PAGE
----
RALEIGH, N.C. (WNCN) — Talk of tobacco tariffs are terrifying to farmers, especially exporters from North Carolina.
John Weaver said 70 percent of the tobacco he grows in Johnston County gets exported out of the country. He also grows soybeans and corn, but tobacco is his key cash crop and has 70 percent of his investment.
“It would devastate us,” Weaver said of looming Chinese tariffs. “That could wreak havoc on us.”
North Carolina Agriculture Commissioner Steve Troxler said China is the state’s top trading partner. Agricultural exports to China total $598 million. The number one crop is tobacco with the most recent recorded annual amount reaching $156.3 million.
“We worked very very hard to get China tobacco to come to North Carolina and they have become our number one export destination. Quite frankly, that hard work paid off in stabilizing the market,” Troxler said.
The state department of agriculture held a press conference Thursday afternoon to discuss what the commissioner called a trade war. Troxler said he hopes national leaders from the United States and China will negotiate a trade deal to keep both countries happy while avoiding negative effects to farmers.
China also imports about $56 million of North Carolina pork, as well as such staples as soybeans and cotton. The list of proposed tariffs include 33 agricultural products from North Carolina.
“I think the question is why in the world, when we have these trade disagreements, do ag products seem to end up as the chess pieces in the game that’s going on? Thinking about that, I think it’s pretty simple. Everybody eats,” Troxler said.
Johnston County Extension Director Bryant Spivey said North Carolina farmers may have to search for other things to grow if China imposes the proposed tobacco tariff. The problem is that tobacco is a higher value crop that allows farmers to make a living even with limited acreage.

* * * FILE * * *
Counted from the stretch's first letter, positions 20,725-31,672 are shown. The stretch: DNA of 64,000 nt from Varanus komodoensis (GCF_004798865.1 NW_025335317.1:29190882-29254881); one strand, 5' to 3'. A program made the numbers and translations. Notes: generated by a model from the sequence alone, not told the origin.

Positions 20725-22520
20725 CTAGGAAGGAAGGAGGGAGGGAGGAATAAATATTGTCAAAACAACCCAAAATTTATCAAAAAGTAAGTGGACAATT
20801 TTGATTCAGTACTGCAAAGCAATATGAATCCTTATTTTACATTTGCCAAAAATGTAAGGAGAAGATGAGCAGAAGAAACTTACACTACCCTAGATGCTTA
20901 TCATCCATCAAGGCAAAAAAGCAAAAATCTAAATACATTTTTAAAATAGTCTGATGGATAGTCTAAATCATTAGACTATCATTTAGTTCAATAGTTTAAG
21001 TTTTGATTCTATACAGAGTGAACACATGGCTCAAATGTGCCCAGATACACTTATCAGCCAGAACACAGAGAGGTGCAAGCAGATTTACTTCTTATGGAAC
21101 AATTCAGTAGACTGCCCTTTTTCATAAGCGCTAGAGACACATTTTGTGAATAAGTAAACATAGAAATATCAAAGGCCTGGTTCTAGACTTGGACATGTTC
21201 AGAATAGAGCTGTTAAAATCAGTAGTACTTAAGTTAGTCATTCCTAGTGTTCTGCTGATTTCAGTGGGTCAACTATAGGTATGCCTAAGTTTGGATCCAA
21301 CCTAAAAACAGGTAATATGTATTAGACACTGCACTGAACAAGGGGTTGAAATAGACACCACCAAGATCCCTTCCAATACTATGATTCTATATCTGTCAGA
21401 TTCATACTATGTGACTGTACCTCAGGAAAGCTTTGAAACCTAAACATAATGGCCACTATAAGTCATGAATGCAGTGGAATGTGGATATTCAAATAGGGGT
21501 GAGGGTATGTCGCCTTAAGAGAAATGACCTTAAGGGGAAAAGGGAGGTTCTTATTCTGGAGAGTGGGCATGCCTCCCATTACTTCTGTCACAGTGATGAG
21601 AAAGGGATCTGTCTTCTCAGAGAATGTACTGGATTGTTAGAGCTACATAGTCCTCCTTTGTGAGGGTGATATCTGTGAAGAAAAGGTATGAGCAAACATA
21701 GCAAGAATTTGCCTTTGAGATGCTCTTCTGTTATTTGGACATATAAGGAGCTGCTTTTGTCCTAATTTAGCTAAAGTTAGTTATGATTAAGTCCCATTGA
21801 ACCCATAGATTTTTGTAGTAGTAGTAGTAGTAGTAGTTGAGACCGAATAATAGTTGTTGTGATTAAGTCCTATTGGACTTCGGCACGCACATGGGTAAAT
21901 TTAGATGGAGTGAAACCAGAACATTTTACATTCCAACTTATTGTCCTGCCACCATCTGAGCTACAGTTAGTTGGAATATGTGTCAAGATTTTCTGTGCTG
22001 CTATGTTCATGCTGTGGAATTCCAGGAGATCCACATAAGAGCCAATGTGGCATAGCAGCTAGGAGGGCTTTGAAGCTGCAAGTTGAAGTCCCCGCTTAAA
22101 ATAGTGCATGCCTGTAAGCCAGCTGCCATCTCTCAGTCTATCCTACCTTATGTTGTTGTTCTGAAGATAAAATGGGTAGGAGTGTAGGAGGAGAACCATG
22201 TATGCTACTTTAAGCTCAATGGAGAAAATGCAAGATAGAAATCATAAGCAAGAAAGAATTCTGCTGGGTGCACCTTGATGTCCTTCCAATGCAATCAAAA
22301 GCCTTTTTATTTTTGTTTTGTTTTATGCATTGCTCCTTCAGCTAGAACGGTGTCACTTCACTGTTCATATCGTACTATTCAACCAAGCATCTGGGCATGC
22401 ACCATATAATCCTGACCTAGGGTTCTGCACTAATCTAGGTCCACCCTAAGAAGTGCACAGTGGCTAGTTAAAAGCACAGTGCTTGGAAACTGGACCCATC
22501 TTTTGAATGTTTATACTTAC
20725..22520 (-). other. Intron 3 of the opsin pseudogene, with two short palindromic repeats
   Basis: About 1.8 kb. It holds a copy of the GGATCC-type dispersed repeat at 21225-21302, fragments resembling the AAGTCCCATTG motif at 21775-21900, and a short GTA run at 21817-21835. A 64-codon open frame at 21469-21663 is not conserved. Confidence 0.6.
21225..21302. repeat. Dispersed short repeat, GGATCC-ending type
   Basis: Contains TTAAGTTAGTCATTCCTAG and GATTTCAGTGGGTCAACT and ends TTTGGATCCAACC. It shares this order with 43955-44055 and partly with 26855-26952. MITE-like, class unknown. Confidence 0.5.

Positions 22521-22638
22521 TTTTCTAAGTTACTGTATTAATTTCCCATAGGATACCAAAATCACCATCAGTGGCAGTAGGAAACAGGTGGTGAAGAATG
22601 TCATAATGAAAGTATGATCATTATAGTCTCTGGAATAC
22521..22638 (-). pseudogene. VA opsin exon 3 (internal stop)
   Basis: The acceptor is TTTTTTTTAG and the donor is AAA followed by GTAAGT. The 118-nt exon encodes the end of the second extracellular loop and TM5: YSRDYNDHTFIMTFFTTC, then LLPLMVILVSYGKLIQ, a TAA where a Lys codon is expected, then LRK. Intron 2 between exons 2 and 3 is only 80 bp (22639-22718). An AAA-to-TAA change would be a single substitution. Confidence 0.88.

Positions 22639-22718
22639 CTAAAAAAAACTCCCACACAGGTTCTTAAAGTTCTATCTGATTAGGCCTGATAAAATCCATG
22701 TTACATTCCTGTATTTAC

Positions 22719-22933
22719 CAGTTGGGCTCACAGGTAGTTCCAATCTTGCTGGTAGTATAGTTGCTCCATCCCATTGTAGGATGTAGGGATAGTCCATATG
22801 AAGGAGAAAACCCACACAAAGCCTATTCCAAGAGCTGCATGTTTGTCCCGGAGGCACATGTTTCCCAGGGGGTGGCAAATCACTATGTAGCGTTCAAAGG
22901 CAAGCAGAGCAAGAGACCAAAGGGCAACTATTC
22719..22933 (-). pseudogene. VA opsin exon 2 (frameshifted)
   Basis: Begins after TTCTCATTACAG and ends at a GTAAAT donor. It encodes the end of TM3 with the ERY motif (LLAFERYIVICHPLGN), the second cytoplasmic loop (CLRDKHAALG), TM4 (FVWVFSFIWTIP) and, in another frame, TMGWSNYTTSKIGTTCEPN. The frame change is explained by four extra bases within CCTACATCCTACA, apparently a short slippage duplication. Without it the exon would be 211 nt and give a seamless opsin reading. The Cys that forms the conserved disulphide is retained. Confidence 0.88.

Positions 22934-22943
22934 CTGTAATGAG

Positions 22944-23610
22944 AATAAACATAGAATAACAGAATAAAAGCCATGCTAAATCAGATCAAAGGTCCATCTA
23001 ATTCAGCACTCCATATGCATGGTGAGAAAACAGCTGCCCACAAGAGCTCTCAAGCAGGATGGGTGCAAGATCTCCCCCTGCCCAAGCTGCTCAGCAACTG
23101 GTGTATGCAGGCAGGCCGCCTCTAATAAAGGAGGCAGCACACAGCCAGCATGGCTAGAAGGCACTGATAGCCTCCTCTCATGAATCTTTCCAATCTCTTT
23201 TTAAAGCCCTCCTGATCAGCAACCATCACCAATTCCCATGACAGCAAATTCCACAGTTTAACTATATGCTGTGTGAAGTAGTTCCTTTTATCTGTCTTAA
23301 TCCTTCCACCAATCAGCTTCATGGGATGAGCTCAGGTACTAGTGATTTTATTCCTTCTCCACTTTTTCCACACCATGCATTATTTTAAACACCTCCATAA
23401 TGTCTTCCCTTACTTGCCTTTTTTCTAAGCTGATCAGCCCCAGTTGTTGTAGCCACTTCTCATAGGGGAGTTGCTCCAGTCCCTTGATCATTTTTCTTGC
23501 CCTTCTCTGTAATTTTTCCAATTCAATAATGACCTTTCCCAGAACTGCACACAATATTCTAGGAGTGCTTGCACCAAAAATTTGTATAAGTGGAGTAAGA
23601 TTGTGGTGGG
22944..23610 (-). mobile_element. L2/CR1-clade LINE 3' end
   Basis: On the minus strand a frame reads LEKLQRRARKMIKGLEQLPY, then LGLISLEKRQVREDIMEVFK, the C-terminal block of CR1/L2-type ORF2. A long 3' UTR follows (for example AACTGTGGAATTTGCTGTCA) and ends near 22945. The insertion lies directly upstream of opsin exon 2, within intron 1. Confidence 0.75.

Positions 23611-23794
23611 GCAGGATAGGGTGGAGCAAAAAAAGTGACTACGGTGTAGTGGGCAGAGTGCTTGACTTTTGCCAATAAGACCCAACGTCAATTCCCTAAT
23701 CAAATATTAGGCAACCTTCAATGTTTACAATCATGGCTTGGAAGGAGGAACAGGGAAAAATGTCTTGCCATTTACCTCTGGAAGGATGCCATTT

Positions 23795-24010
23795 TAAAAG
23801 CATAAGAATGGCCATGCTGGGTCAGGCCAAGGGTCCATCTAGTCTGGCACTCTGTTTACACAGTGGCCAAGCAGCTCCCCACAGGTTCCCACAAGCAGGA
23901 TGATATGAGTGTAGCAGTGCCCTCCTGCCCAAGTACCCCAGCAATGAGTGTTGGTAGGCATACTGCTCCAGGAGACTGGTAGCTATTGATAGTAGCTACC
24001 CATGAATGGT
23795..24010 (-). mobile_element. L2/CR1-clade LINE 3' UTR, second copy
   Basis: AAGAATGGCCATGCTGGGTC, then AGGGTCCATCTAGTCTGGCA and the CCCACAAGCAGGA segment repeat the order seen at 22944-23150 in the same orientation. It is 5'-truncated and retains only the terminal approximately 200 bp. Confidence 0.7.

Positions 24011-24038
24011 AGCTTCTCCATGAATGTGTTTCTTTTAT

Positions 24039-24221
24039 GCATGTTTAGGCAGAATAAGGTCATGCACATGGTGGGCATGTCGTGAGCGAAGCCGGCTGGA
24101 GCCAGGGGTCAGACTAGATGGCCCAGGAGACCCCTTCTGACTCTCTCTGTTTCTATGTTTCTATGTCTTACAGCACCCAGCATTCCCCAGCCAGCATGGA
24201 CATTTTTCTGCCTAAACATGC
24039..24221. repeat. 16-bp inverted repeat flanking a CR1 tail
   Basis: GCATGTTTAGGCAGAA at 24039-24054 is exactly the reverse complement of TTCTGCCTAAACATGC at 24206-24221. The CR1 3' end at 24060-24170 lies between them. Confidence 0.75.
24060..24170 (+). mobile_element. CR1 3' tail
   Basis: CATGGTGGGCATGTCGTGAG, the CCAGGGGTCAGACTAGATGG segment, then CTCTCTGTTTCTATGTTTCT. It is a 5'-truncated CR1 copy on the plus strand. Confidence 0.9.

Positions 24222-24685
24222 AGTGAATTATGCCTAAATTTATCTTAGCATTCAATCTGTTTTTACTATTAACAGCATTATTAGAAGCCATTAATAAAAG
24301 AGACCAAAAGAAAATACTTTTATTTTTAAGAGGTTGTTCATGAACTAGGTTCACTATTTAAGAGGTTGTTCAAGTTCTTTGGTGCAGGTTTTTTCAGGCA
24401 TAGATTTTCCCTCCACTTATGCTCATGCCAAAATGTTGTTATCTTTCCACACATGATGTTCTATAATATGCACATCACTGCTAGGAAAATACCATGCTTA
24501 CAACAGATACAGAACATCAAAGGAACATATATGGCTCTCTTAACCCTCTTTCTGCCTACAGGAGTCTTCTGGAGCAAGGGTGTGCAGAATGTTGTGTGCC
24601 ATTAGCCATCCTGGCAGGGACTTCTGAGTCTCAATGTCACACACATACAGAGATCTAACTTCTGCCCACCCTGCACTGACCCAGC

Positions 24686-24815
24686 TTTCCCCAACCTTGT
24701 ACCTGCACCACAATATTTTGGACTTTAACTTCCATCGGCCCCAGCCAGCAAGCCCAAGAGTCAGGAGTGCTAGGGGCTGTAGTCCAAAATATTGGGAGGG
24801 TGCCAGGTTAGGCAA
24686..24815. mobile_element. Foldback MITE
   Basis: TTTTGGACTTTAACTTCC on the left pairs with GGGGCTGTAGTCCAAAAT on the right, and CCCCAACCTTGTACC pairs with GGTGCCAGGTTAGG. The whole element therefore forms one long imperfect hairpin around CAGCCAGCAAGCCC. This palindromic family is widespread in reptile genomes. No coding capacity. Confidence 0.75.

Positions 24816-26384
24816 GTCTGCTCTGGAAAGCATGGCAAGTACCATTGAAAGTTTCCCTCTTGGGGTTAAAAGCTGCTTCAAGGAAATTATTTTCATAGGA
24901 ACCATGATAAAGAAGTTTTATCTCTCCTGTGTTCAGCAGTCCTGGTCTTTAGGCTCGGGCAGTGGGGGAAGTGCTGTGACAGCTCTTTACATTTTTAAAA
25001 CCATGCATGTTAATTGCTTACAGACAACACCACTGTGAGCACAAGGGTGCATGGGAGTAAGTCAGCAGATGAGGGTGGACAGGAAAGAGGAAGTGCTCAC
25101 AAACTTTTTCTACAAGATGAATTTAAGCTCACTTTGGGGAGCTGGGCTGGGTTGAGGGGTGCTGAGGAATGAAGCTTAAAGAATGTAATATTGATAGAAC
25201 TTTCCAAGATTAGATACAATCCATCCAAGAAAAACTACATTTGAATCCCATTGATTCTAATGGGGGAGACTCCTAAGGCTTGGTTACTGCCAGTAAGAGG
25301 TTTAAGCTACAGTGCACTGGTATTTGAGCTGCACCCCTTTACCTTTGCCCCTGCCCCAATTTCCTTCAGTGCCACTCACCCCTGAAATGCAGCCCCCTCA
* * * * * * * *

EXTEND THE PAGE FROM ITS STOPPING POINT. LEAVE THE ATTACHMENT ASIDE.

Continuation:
“We need development and research on developing new crops, and there is some of that going on in North Carolina, but most likely it’s going to take multiple types of crops to replace what we have in tobacco,” Spivey said.
On his fields near Kenly, John Weaver rotates crops annually. A field full of soybeans last year will grow tobacco this year. Tobacco costs more to grow, but sells for about $5,000 an acre with a profit of $1,000. An acre of corn brings in $50-100, so it takes at least 10 acres of corn to make up for a single acre of tobacco.
Weaver will plant 150 acres of tobacco in late April. He began growing all of the seedlings for those fields in late February. They are in a special greenhouse with floating styrofoam planters. A special lawnmower rig slides across the top of the leaves every 48 hours to keep the plants uniform.
He estimates 90 percent of the the tiny seeds would not be harvestable if planted directly into the fields rather than in the float house.
“Tobacco is a long process. We’ll transplant (to the fields) between April 20 and probably May 20. The tobacco will be out there until the first part of October. It lasts from threat of frost to threat of frost,” Weaver said.
Commissioner Troxler said he hopes the next six months will allow time for communications between the United States and China.
“For the most part these crops won’t be harvested until the fall of the year, so there’s time to negotiate, time to re-establish relationships and markets, and that’s what’s got to happen for us to continue to be successful in agriculture,” Troxler said.
Weaver hopes this is all a case of political posturing.
“We have a business man in the White House,” he said. “He’s using posturing tactics to negotiate and hopefully he’ll help our trade deficit with other countries.
“It makes us nervous that tobacco’s in the mix. Most of us remember the Russian grain embargo that Carter put on in the late 1970s, early 1980s, and that was a total nightmare. We sure hope that we’re not going back in that direction.”
Weaver said he has faith in the process and is hoping for a good outcome. There is nothing he personally can do but sow his fields and look forward to the late summer harvest.